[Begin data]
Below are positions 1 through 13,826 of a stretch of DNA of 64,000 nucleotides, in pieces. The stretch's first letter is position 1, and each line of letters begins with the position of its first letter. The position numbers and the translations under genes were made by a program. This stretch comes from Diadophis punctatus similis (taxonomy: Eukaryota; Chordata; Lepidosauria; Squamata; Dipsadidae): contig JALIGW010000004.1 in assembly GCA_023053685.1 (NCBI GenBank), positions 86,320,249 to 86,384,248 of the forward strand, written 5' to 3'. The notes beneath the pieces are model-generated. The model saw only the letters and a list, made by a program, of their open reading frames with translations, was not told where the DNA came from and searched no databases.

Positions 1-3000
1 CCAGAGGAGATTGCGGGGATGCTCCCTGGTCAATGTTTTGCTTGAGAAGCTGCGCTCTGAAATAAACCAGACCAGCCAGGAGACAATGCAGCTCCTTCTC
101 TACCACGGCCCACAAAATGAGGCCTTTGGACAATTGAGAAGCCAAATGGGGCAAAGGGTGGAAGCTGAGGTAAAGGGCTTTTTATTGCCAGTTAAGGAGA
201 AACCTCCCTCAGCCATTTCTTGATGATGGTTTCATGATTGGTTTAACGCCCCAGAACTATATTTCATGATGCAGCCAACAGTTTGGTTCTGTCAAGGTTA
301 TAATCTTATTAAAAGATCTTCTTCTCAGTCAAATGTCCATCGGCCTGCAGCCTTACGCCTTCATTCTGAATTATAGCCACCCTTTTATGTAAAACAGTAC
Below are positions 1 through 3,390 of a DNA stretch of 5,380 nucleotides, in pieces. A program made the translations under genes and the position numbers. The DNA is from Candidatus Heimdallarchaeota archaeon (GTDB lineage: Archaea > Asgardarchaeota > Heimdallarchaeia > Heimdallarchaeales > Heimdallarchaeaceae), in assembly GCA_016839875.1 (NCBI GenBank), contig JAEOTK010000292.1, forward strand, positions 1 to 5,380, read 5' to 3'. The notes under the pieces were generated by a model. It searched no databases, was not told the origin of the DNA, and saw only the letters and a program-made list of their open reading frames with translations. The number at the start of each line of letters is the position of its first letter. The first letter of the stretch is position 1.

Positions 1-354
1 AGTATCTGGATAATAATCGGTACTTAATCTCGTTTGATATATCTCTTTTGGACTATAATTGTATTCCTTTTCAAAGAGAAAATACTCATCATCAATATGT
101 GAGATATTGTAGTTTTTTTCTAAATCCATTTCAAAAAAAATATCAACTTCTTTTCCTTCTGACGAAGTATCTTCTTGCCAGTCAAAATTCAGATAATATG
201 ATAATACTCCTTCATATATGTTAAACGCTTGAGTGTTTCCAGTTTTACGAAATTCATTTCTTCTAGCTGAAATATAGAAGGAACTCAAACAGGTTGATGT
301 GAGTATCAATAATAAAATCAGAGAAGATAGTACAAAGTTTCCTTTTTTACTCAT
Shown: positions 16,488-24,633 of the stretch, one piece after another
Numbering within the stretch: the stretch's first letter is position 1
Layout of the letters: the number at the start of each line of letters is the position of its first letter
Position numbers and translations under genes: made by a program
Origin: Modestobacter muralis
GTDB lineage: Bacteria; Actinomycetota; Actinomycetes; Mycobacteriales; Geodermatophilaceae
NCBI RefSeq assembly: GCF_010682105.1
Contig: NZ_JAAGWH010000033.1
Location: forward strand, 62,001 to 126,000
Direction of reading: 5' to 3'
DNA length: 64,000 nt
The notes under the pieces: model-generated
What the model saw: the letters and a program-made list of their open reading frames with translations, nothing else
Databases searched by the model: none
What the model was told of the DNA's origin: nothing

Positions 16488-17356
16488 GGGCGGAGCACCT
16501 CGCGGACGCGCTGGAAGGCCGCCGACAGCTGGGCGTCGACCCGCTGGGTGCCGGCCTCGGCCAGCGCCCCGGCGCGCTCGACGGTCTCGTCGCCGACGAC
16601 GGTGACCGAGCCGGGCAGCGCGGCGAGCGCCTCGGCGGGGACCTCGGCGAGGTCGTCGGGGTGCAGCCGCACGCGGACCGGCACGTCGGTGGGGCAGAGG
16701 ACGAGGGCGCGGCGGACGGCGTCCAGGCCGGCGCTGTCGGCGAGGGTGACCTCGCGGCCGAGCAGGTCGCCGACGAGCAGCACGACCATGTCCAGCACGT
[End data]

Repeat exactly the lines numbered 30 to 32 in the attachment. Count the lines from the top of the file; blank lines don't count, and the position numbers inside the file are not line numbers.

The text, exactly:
16501 CGCGGACGCGCTGGAAGGCCGCCGACAGCTGGGCGTCGACCCGCTGGGTGCCGGCCTCGGCCAGCGCCCCGGCGCGCTCGACGGTCTCGTCGCCGACGAC
16601 GGTGACCGAGCCGGGCAGCGCGGCGAGCGCCTCGGCGGGGACCTCGGCGAGGTCGTCGGGGTGCAGCCGCACGCGGACCGGCACGTCGGTGGGGCAGAGG
16701 ACGAGGGCGCGGCGGACGGCGTCCAGGCCGGCGCTGTCGGCGAGGGTGACCTCGCGGCCGAGCAGGTCGCCGACGAGCAGCACGACCATGTCCAGCACGT